But to enunciate these theories at the point to which we have attained is to confute them. We therefore restrict ourselves to observing that in the pedagogic theory of art is to be found another of the reasons why it has been erroneously claimed that the content of art should be chosen with a view to certain practical effects.

[Sidenote] Critique of pure beauty.

The thesis, re-echoed by the artists, that art consists of pure beauty, has often been brought forward against hedonistic and pedagogic Aesthetic: "Heaven places All our joy in pure beauty, and the Verse is everything." If it is wished that this should be understood in the sense that art is not to be confounded with sensual pleasure, that is, in fact, with utilitarian practicism, nor with moralism, then our Aesthetic also must be permitted to adorn itself with the title of Aesthetic of pure beauty. But if (as is often the case) something mystical and transcendental be meant by this, something that is unknown to our poor human world, or something spiritual and beatific, but not expressive, we must reply that while applauding the conception of a beauty, free of all that is not the spiritual form of expression, we are yet unable to conceive a beauty altogether purified of expression, that is to say, separated from itself.



XII

THE AESTHETIC OF THE SYMPATHETIC AND PSEUDO-AESTHETIC CONCEPTS

[Sidenote] Pseudo-aesthetic concepts, and the aesthetic of the sympathetic.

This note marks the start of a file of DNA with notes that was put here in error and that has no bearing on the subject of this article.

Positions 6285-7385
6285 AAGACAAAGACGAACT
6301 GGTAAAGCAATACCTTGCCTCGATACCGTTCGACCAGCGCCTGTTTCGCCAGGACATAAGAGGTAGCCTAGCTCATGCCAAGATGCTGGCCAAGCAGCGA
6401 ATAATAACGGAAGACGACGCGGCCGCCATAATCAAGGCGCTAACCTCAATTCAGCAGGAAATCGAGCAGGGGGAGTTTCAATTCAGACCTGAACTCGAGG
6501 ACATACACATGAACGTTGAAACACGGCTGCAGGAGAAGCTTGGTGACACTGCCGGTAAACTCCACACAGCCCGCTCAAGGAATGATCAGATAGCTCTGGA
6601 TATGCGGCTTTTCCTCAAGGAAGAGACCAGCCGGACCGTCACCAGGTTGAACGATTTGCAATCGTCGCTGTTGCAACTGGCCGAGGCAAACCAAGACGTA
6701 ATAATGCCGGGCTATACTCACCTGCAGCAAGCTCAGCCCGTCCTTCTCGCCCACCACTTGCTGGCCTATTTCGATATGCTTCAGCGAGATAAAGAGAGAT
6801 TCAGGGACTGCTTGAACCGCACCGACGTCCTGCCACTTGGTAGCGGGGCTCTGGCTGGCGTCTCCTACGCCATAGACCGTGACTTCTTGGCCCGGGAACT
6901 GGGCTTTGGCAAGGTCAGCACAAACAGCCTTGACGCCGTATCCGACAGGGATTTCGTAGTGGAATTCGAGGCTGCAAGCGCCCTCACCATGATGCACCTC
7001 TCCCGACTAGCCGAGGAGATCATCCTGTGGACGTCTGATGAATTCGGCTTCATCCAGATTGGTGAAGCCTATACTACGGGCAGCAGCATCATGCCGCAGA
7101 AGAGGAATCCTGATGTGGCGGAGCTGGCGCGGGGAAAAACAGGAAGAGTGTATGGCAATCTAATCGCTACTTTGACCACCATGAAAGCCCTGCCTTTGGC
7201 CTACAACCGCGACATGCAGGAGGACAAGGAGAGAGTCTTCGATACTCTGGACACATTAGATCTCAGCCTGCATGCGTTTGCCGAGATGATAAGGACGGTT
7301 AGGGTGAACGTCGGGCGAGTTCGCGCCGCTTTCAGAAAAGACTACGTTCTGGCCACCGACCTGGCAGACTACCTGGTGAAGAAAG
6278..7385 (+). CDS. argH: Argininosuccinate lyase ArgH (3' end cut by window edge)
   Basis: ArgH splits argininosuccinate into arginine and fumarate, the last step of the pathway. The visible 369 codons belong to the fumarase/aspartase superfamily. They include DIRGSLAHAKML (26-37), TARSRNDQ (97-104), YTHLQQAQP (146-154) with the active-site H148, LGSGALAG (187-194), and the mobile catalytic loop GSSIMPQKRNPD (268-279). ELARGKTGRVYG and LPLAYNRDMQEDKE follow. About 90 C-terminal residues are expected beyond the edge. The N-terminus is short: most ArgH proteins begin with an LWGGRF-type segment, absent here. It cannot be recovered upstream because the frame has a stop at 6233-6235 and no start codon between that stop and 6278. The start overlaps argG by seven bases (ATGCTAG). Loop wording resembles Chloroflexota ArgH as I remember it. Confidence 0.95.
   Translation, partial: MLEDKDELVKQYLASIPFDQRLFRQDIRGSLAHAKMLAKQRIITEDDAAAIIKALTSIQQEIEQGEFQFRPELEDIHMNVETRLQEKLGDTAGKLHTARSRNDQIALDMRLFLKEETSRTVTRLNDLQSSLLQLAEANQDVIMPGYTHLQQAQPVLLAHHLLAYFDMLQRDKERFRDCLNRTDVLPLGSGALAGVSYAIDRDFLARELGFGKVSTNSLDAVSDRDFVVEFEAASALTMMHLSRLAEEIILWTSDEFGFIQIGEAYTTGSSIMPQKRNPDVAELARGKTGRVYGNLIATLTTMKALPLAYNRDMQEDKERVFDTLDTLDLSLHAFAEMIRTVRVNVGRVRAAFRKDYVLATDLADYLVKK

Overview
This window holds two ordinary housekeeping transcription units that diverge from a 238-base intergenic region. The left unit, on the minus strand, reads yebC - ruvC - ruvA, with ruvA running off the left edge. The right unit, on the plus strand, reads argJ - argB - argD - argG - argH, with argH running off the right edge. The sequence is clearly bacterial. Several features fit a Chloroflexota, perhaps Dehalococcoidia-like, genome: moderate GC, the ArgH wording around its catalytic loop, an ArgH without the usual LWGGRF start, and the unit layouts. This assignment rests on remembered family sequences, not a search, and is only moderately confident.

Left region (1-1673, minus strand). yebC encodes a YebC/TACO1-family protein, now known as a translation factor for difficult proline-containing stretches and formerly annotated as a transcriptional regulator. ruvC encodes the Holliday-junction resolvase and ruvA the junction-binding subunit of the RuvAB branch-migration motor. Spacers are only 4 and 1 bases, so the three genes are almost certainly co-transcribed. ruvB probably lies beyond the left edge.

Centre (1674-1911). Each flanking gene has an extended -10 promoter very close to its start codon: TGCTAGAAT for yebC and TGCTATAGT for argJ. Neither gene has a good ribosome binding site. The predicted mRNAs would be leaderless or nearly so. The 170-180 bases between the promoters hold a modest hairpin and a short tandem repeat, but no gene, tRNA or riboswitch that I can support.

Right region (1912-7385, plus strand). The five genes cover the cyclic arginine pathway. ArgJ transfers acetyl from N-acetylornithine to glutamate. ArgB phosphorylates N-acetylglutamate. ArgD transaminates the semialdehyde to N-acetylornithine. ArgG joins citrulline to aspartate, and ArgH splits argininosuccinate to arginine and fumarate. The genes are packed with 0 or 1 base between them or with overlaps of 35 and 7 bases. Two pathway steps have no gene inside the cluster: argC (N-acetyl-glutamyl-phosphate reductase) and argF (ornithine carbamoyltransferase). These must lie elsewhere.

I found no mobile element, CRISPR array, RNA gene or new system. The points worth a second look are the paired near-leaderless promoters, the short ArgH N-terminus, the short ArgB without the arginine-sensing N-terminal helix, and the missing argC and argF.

The doctrine of the sympathetic (very often animated and seconded in this by the capricious metaphysical and mystical Aesthetic, and by that blind tradition which assumes an intimate connection between things by chance treated of together by the same authors and in the same books), has introduced and rendered familiar in systems of Aesthetic, a series of concepts, of which one example suffices to justify our resolute expulsion of them from our own treatise.

Their catalogue is long, not to say interminable: tragic, comic, sublime, pathetic, moving, sad, ridiculous, melancholy, tragi-comic, humoristic, majestic, dignified, serious, grave, imposing, noble, decorous, graceful, attractive, piquant, coquettish, idyllic, elegiac, cheerful, violent, ingenuous, cruel, base, horrible, disgusting, dreadful, nauseating; the list can be increased at will.

Since that doctrine took as its special object the sympathetic, it was naturally unable to neglect any of the varieties of this, or any of the combinations or gradations which lead at last from the sympathetic to the antipathetic. And seeing that the sympathetic content was held to be the beautiful and the antipathetic the ugly, the varieties (tragic, comic, sublime, pathetic, etc.) constituted for it the shades and gradations intervening between the beautiful and the ugly.

[Sidenote] Critique of the theory of the ugly in art and of the ugly surmounted.